Turkey's President Recep Tayyip Erdogan touted the Ottoman legacy in the Holy Land in his Thursday speech to Turkish lawmakers, saying "Jerusalem is ours, Jerusalem is from us."
Erdogan's speech regarding the influence of the Turkish people over Israel's capital of Jerusalem came at the opening of a new legislative session at the Turkish parliament.
"In this city that we had to leave in tears during the First World War, it is still possible to come across traces of the Ottoman resistance," the Turkish leader proclaimed.
The speech included a segment on the plights of the Palestinians, who, as Erdogan charged, were now "occupied" despite living in Jerusalem for "thousands of years."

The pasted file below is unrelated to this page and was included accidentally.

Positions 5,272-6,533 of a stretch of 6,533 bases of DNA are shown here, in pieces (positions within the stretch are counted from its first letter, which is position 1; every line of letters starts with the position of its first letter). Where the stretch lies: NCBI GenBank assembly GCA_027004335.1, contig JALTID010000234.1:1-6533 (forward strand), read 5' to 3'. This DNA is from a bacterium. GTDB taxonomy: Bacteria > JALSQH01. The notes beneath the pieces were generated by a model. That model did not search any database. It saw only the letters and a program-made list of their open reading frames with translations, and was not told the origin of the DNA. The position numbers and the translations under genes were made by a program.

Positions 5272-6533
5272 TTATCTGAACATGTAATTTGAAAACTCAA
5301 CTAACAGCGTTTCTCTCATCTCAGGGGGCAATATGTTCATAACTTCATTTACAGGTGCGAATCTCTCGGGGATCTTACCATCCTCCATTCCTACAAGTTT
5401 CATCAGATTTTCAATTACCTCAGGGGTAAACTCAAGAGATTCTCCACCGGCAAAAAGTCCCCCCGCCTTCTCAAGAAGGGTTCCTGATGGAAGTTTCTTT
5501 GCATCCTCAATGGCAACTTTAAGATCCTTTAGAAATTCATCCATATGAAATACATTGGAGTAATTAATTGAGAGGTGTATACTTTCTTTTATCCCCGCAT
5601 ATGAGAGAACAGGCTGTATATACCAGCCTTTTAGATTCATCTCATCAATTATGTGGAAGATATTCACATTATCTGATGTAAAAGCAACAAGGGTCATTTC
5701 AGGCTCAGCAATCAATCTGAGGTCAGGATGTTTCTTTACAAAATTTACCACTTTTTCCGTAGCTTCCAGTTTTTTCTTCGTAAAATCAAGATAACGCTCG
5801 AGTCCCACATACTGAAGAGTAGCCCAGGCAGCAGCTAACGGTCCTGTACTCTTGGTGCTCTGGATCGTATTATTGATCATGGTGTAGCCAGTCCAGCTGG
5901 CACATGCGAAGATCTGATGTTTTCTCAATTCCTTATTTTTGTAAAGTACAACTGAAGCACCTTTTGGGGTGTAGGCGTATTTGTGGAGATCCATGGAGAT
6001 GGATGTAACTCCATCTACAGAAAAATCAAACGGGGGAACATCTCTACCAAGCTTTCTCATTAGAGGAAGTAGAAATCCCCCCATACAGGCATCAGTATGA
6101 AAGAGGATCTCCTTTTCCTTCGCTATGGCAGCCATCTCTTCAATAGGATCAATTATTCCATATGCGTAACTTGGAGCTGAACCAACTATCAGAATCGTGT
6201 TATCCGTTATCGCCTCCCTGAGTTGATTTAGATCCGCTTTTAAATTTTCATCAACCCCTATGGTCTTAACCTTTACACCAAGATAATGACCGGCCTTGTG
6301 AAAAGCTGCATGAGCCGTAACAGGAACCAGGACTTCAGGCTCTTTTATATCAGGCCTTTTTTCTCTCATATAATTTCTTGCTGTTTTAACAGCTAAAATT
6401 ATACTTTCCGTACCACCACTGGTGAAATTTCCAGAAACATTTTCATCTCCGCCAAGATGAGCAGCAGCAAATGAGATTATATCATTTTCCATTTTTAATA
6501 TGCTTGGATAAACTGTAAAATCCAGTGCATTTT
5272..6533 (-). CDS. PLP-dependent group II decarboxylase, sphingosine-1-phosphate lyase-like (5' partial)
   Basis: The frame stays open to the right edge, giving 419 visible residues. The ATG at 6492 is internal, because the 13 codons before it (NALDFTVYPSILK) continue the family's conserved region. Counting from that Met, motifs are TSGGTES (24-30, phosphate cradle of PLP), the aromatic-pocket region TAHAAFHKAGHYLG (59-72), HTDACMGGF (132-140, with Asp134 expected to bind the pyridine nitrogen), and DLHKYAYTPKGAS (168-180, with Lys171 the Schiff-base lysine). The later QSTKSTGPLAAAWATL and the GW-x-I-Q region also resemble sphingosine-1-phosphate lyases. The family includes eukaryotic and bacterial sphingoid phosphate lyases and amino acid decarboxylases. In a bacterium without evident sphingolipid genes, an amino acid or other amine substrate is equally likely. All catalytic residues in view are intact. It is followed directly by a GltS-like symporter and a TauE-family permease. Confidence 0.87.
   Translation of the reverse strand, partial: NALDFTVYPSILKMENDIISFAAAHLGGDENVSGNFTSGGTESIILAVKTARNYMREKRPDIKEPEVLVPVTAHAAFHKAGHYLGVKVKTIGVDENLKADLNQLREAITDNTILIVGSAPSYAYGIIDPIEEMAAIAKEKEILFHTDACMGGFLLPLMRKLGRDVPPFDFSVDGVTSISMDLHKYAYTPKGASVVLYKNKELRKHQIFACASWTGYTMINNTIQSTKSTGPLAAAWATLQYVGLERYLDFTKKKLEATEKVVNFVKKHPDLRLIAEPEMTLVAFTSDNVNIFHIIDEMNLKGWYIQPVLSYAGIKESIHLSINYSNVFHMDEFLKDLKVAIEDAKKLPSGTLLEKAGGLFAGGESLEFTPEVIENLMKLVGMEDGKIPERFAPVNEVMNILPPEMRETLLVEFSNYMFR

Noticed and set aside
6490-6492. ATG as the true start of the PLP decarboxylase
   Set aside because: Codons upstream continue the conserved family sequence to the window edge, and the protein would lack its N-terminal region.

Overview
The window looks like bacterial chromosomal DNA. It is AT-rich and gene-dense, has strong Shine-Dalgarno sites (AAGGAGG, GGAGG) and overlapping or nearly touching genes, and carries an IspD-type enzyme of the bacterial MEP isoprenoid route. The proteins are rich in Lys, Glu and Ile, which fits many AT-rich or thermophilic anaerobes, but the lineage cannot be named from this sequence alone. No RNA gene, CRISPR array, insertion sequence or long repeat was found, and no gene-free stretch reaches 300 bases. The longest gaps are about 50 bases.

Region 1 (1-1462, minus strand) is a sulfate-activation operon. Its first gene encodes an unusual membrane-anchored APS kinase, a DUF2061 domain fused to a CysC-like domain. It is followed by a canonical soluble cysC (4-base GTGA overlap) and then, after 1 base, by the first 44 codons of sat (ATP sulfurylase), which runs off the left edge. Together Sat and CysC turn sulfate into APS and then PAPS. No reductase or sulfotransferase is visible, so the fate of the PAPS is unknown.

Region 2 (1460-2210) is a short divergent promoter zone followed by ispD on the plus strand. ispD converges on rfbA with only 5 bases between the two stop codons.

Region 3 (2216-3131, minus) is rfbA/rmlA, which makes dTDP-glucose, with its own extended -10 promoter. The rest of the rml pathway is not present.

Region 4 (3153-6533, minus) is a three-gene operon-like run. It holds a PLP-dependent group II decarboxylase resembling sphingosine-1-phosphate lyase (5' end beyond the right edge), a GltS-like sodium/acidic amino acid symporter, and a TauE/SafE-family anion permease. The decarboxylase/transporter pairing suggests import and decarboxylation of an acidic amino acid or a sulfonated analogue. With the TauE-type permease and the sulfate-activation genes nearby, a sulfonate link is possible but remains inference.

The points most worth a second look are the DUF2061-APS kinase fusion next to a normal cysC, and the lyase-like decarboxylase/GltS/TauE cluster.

Being able "to express the rights of the oppressed Palestinian people" on all available platforms was an honor for the Turkish nation, Erdogan said.
The Ottoman Empire controlled Jerusalem from 1516 to 1917, when it was overrun by British troops. From then on, the UK managed the city under the mandate of the League of Nations for several decades, until in 1948, British troops pulled out of the capital of the nascent Jewish state.
Jews, for their part, are linked with the city with a history dating thousands of years back, confirmed by troves of archeological and textual evidence.